WiFi on NodeMCU using WifiManager
So we first coded the Node MCU device. To get the WiFi password from the user, we used the Wifi manager library (https://github.com/tzapu/WiFiManager) which was very easy to set up. Here is a short demo:
The nodeMCU first searches for any saved passwords/SSIDs. If it doesn't find it, it becomes an Access Point and using the Wifi manager library you can enter your wifi credentials which the device will remember the next time you turn on the device. To change this password, press the button attached to D7 GPIO of the Node MCU.
Error Compensation Algorithm on MATLAB
Next, we started developing the error compensation algorithm on MATLAB using it's curve fitting tool. Our paper contains all the necessary details for the same, please have a look at that for the detailed procedure. The images below show the gist of the results:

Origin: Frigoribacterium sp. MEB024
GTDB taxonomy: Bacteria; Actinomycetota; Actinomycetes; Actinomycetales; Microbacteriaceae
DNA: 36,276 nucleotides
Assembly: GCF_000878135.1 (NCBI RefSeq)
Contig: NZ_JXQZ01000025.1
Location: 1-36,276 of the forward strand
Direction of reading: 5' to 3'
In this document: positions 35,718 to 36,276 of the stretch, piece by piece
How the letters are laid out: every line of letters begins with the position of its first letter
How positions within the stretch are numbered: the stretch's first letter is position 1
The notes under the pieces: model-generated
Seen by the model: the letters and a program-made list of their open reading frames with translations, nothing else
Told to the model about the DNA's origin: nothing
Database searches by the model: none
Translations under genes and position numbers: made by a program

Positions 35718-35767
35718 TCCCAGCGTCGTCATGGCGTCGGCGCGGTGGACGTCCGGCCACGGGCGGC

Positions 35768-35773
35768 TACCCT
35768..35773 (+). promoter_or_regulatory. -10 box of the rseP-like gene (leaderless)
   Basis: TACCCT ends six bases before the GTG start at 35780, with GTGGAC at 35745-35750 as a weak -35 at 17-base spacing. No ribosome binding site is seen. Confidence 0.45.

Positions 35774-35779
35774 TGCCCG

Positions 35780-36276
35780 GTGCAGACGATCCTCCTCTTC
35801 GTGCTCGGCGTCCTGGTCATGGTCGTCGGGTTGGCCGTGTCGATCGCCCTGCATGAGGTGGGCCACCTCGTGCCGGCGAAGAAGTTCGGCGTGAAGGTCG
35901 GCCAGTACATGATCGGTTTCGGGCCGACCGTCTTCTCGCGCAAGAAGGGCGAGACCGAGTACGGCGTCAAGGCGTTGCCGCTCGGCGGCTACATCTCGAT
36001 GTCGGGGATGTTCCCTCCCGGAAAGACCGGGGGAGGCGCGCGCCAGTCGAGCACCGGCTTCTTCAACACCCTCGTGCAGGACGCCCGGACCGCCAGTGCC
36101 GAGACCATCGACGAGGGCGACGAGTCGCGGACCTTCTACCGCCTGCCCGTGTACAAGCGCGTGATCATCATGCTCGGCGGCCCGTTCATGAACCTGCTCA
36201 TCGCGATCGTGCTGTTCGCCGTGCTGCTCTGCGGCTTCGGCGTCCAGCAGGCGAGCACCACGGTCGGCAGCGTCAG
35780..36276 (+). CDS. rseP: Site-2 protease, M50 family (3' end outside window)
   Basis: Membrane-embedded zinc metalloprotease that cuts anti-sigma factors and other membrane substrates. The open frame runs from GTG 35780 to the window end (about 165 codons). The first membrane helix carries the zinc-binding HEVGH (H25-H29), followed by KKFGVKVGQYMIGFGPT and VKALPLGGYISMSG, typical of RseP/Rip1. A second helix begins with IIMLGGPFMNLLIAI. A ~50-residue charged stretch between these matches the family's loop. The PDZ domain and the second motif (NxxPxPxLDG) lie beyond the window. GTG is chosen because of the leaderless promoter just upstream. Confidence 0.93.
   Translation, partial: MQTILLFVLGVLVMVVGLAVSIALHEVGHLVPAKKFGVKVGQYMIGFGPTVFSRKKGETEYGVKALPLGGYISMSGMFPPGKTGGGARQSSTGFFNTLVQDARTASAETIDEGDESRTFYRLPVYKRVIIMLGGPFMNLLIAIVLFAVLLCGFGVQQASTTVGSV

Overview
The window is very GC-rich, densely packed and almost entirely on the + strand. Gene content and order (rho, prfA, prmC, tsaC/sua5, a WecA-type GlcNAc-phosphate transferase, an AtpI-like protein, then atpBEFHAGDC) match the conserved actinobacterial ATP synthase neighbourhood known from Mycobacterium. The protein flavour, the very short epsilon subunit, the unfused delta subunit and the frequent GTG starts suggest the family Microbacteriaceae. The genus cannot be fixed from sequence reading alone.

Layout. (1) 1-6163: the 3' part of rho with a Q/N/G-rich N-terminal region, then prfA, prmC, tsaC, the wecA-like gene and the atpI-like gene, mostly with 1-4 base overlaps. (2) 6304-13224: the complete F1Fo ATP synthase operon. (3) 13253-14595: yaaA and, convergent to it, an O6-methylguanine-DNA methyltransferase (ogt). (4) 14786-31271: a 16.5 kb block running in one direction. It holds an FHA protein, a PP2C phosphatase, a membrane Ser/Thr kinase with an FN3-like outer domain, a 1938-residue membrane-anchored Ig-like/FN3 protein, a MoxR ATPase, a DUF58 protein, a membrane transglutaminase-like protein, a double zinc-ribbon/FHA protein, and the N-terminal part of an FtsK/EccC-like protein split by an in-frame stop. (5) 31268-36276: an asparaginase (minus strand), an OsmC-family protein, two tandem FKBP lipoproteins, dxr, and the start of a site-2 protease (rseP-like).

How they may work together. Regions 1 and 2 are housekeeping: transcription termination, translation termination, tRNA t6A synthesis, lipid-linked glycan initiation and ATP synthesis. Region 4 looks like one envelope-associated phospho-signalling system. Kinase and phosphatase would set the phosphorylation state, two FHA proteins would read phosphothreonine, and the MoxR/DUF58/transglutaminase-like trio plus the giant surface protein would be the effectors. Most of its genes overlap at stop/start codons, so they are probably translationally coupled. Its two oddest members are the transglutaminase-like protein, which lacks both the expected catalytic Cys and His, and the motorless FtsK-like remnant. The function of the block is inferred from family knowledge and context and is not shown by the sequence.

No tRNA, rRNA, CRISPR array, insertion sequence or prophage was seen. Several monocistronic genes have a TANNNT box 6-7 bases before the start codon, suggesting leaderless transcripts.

We directly implemented this in Arduino using the inputs from the SR04 sensor and the ambient temperature measured by the MLX sensor itself. Using these inputs, we implemented the error compensation on the object temperature and got an accuracy of 0.5 degC across 25 degC to 35 degC ambient temperatures. The range we could get was a bit less (30 cm) which was a bummer. But it was still acceptable as people generally used their fists to measure their body temperature and that gave us some extra 20 cms of range.
Data sharing through Wifi using JSON and SPIFFs
We used JSON and SPIFFs to store the WiFi Password on the NodeMCU and transmit the sensor data.
WiFi on ESP32 Cam:
We faced some issues while trying to use SPIFFs on the ESP32 Cam. So we went for a much more simplified approach for taking and saving the WiFi credentials: HTML and EEPROM respectively. This saved a lot of code and space.
We came to know that the web streaming example of the ESP32 Cam is not catchable on OpenCV. Hence, we had to develop our own MJPEG based video capture and streaming pipeline. We used RTOS for grabbing frames and a separate task for sending them to all connected clients. Up to 10 clients are supported and we have tested the stream on 4 devices simultaneously. It worked well. We took reference from this wonderful repository and modified it to suit our requirements.